Skip to main content

Why I taught my kids to question authority

My generation gets a lot of flak for being “disrespectful” to the older generation.  I have heard them say that it is because we are entitled brats that have been handed everything that we could possibly ever ask for without delayed gratification.  We get exactly what we want when we want it.
While that may be true for some in my generation, it is definitely not the case for the majority.  In fact, I remember my early years and the lessons that I was taught about immediate obedience and unwavering respect for authority.  Especially as little girls raised in the church, we were raised to keep silent and to practice compliance.  Never say “no,” never have an opinion, never talk back, never raise your voice, never question your elder.
And now we have the #metoo movement.  Any coincidence?  I think not.
I can speak from personal experience here.
I have heard the older generation say that we are “disrespectful” when:
  • We speak up
  • We are assertive
  • We have self-determination
  • We say, “No.”
  • We question them
  • We are political
  • We have differing opinions
The list above, however, has nothing to do with respecting another person.  It has everything to do with self-determination.  And self-determination can be done respectfully.
Autonomy and agency are good things.  Very healthy and safe things.  And that means that sometimes our children must question authority, must say no, and must speak up for themselves with assertiveness.
Now, as I stated above, I tried to teach my children to do all of this respectfully.  Maintaining healthy boundaries can be done respectfully. 
I have always taught my sons to think for themselves.  We must all teach our children to think well.  We must teach them to have original thoughts, ponder, contemplate, and speak up for themselves.  We must teach them that we are willing to listen and negotiate if they believe something is unfair.  We must teach them to keep themselves safe.
If we don’t teach them to question and think for themselves, they may learn to follow along blindly or stay silent during critical moments of abuse, which we have seen happen again and again.
And really.  What happens when we hear them out?  What happens when we respect their boundaries, negotiate terms, honor their voice, and hear their opinions?
They learn respect.
until soon,


Popular posts from this blog

What it means when a narcissistic pastor says, "I love the church"

I ran across this article while going through a rough place in my life.  It had profound meaning for me in dealing with some of the individuals in my life that have narcissistic traits. The article highlights the fact that when a narcissist says, “I love you,” he really means that he loves the way that you (fill in the blank): take care of his needs, focus your energy on him, submit, etc. Individuals that have been in relationships with narcissists often admit to feeling crazy, not recognizing the abuse while it was occurring, and to keeping secrets to cover for his abuse, infidelity, etc.  I wonder if this is what many people are recognizing in the #exevangelical movement.  Because as I was going through this article again, I began to realize that many of the narcissistic traits could be applied to the many pastors and men in church leadership that I have known through the years. Being in church ministry for twelve years, I became proficient at silence and lies to cover the behavior…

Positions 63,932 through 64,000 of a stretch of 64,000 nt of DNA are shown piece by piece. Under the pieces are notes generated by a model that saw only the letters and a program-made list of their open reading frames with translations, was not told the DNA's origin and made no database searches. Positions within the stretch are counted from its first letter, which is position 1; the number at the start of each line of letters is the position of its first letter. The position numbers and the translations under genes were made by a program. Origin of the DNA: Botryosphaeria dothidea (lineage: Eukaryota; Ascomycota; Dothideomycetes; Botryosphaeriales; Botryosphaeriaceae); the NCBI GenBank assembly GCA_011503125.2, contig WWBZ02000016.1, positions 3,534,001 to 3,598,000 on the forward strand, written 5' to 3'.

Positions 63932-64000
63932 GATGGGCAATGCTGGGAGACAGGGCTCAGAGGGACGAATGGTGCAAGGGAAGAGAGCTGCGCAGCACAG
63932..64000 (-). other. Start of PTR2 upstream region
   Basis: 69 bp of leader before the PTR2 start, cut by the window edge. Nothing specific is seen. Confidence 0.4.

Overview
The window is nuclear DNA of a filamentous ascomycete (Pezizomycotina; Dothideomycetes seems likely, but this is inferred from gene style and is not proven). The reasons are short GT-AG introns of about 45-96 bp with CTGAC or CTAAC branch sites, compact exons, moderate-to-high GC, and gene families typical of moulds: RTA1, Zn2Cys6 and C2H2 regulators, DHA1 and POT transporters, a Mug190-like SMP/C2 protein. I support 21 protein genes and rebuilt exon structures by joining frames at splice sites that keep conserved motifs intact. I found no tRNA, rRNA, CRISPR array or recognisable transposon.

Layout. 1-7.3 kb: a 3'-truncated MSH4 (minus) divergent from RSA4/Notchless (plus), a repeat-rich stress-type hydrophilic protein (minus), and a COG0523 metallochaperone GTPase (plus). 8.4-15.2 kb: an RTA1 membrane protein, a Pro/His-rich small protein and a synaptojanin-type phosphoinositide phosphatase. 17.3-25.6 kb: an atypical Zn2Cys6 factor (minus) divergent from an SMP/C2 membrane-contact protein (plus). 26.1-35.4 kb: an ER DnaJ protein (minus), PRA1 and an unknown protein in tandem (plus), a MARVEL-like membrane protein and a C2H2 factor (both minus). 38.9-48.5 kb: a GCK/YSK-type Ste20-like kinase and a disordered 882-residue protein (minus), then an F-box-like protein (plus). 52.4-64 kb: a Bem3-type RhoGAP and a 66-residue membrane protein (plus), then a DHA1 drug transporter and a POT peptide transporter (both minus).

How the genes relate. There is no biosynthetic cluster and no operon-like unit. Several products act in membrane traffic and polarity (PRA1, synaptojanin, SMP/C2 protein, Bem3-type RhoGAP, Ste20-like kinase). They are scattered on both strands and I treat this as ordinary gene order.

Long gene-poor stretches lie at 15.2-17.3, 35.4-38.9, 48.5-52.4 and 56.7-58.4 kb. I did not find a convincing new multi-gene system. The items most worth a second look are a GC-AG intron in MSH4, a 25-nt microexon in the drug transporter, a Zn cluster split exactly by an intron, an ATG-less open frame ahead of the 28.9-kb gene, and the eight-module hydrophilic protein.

To "speak the truth in love" does not mean "reprimand"

"...speaking the truth in love..." Ephesians 4:15
Notice the "dot, dot, dot," before and after that phrase?  But how many times have you heard it as a full sentence?  Speak the Truth in love.  As a full sentence, it loses all context.  And how often is this phrase used as an excuse to reprimand another "in love" and tell them about their multitude of sins?
The New Living Translation has a completely different take on this phrase.  It states, "we will hold to the truth in love."  Now, that changes it a bit, doesn't it?  That makes the action about me and not about me acting on another.  
In context, Ephesians 4 is talking about the Body of Christ and how we must work to grow up and mature in the Lord.  "Then we will no longer be like children, forever changing our minds about what we believe..."  The work is for each of us to grow up and cling to the Lord's love.  
And what Truth are we clinging to?  It is the truth that we are d…

Trauma is like a bee in the sand

My professor was teaching on the power of language- the power words have over us- when he used the example of the beach. He told us to remember the last time we were at the beach. The warm sand, the relaxing sounds, etc...

It took me back to Mazatlan. I left the resort pool and walked down the small steps to the beach where vendors were selling dresses, sunglasses, jewelry. The sand was warm on my bare feet and I walked quietly through the dry sand, my face to the sun, the wind in my hair... When a pain shot up through the ball of my foot into my ankle. I looked down to see a bee still stuck in the flesh of my foot. I was immediately angry. I looked around to see hundreds of bees in the sand. They had built a nest nearby in the base of a rock and a hotel worker was trying to kill them by covering them with sand... Not a great plan.

As I thought about this in class, I remember that it felt offensive. I was enjoying the stillness, the relaxation. True, I stepped on the bee so technical…